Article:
Los Angeles Times

Banks told to boost capital levels

The Fed’s order is intended to reduce the need for future taxpayer bailouts.


Federal regulators are directing the eight biggest U.S. banks to hold capital at levels above industry requiremen­ts to cushion against unexpected losses and reduce the chances of future taxpayer bailouts.

The Federal Reserve’s action Monday means the eight banks together will be required to shore up their financial bases with about $ 200 billion in additional capital. The requiremen­ts also are aimed at encouragin­g the Wall Street megabanks to shrink so they pose less risk to the financial system. The banks include JPMorgan Chase, Citigroup and Bank of America.

Most of the banks have already put away the additional capital. JPMorgan is the only one that doesn’t already meet the requiremen­ts, which will be phased in from 2016 through 2018 and take full effect on Jan. 1, 2019. It currently falls about $ 12.5 billion short, according to Fed officials.

The Fed governors voted 5 to 0 at a public meeting to impose the “capital surcharges” on the eight banks.

The extra capital requiremen­ts will increase in proportion to how risky the regulators deem a bank to be. A key risk factor will be how much a bank relies on short- term funding markets to borrow fromother banks. Those markets seized up during the 2008 financial crisis.

The government stepped in during the crisis with hundreds of billions of dollars in bailouts of the big Wall Street banks as well as hundreds of smaller U. S. banks.

The Fed governors also unanimousl­y adopted standards for new supervisio­n by the Fed of General Electric Co.’ s finance arm, which will be subject to rules similar to those governing big banks. Most of the rules would take effect by Jan. 1, 2018. GE Capital Corp. was labeled two years ago a potential threat to the financial system by a special council of regulators.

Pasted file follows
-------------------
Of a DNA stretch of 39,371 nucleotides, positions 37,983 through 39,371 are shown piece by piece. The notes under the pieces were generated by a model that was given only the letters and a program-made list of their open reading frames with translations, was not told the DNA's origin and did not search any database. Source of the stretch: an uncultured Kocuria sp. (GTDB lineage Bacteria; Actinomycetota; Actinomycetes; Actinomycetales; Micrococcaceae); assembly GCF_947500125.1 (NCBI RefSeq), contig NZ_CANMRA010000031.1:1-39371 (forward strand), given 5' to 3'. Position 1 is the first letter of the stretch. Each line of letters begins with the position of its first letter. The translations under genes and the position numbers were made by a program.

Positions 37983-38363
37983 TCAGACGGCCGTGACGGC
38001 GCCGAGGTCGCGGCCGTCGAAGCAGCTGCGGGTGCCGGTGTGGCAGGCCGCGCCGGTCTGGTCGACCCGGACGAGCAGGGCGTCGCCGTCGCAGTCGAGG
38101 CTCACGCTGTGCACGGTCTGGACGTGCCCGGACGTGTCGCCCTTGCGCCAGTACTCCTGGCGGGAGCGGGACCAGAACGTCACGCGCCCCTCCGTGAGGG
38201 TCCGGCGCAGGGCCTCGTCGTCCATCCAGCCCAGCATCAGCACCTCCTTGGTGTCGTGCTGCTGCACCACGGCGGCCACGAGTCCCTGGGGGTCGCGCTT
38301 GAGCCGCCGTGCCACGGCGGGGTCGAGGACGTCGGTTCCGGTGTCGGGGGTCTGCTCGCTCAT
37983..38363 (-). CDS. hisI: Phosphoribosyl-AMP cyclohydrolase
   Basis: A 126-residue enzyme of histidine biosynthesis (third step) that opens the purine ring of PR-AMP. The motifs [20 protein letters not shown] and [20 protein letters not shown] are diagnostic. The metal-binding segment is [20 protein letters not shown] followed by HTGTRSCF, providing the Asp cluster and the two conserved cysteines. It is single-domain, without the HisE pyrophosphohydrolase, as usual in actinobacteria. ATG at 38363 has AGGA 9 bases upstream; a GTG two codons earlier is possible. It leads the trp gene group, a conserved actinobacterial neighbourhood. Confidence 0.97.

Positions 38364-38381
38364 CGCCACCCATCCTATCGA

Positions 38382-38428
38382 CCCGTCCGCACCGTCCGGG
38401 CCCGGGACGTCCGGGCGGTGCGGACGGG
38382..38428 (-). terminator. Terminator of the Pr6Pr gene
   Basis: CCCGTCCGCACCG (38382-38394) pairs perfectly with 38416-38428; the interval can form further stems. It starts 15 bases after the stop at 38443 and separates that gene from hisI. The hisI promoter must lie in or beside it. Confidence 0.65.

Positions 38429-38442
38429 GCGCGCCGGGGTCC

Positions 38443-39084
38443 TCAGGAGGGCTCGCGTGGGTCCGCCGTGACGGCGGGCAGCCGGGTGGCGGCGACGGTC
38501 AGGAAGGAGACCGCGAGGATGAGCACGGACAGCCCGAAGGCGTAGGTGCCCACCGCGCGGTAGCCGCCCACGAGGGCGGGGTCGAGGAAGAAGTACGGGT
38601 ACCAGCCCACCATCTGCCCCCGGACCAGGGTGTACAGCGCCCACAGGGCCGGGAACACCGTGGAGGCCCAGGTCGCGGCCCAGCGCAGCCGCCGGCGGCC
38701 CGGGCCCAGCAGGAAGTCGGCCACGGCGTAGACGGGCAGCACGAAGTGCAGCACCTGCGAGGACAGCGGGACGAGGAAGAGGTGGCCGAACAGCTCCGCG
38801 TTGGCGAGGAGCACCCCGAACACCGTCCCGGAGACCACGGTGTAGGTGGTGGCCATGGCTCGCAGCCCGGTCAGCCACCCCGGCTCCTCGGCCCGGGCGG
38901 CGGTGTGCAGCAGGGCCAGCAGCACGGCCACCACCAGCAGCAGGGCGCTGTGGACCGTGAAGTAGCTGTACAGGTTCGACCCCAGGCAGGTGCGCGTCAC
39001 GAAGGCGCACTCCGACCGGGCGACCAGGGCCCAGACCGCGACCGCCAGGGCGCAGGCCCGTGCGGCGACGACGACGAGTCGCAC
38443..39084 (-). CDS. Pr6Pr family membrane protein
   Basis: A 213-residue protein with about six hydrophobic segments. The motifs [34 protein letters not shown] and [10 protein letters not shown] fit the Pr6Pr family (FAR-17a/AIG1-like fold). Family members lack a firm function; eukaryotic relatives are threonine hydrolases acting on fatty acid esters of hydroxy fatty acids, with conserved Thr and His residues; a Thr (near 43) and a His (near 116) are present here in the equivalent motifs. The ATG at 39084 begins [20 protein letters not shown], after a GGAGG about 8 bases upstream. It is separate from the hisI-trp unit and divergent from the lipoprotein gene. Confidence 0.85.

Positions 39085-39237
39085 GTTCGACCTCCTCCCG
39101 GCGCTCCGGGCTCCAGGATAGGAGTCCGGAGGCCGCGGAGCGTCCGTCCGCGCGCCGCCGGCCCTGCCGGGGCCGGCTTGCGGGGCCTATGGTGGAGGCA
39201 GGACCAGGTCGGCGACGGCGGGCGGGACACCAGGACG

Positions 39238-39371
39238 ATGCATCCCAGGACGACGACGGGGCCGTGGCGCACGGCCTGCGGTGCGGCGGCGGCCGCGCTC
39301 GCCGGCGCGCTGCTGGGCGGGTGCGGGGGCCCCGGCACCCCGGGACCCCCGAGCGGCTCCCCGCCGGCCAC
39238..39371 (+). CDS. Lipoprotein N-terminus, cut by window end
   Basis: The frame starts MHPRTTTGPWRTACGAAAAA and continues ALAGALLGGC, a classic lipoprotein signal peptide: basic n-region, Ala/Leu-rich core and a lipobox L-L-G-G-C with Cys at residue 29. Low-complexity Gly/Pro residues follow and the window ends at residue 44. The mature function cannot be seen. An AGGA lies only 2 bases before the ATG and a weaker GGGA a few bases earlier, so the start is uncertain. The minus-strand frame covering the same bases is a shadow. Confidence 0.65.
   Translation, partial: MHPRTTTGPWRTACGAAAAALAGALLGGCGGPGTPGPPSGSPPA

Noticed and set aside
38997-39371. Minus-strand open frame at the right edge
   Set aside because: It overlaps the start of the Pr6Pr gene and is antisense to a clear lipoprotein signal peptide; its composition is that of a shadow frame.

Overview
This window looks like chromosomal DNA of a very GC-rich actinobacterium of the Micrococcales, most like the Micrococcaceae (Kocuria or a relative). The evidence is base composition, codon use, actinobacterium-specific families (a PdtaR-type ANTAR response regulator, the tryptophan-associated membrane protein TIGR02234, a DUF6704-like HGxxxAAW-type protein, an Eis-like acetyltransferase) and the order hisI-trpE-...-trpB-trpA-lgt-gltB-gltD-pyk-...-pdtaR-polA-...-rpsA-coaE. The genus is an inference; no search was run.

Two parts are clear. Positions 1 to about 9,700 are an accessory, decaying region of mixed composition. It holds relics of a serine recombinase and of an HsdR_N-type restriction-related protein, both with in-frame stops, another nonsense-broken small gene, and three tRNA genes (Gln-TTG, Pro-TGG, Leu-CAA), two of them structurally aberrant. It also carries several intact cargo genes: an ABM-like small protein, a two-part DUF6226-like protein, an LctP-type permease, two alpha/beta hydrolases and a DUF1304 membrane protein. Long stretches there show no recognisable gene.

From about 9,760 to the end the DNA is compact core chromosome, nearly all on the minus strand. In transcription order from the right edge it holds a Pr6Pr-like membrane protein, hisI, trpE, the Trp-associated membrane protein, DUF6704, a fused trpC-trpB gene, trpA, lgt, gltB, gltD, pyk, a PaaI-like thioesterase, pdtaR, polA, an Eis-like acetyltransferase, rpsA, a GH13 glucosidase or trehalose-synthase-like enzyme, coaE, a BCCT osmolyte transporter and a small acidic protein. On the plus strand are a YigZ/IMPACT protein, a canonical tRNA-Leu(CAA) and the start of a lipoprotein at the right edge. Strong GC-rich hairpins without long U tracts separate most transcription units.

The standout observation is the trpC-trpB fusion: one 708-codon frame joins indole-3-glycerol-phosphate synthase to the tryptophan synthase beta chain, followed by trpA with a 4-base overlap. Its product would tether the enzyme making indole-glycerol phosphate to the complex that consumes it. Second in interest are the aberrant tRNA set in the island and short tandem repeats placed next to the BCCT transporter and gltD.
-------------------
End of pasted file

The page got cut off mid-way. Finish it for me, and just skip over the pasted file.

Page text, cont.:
That label of a “systemical­ly important” nonbank financial company meant that GE Capital had to increase its capital cushion, limit its use of borrowed money and submit to inspection­s by examiners. The company came under the Fed’s supervisio­n.

The government guaranteed up to $ 139 billion of GE Capital’s debt during the crisis. GE Capital issued about $ 51 billion in long- term debt and $ 17 billion in short- term debt with government backing. The company, based in Norwalk, Conn., issues a range of loans for consumers and companies. It had struggled during the crisis because of mounting defaults and losses on loans in areas including credit cards, commercial real estate and heavy equipment.

The new Fed standards for supervisio­n could be temporary because parent General Electric, one of the world’s biggest companies, has been selling off GE Capital’s businesses. That could lead to the “systemical­ly important” designatio­n being removed as the financial company shrinks. GE has announced a plan to divest about $ 200 billion in GE Capital assets by 2018, pulling the parent company closer to its industrial roots and away from finance.

The other banks subject to the capital requiremen­ts are Goldman Sachs, Wells Fargo, Morgan Stanley, Bank of New York Mellon and State Street Bank.

Stricter capital requiremen­ts for banks were mandated by Congress after the financial crisis, which struck in the fall of 2008 and ignited the worst economic downturn since the Great Depression.

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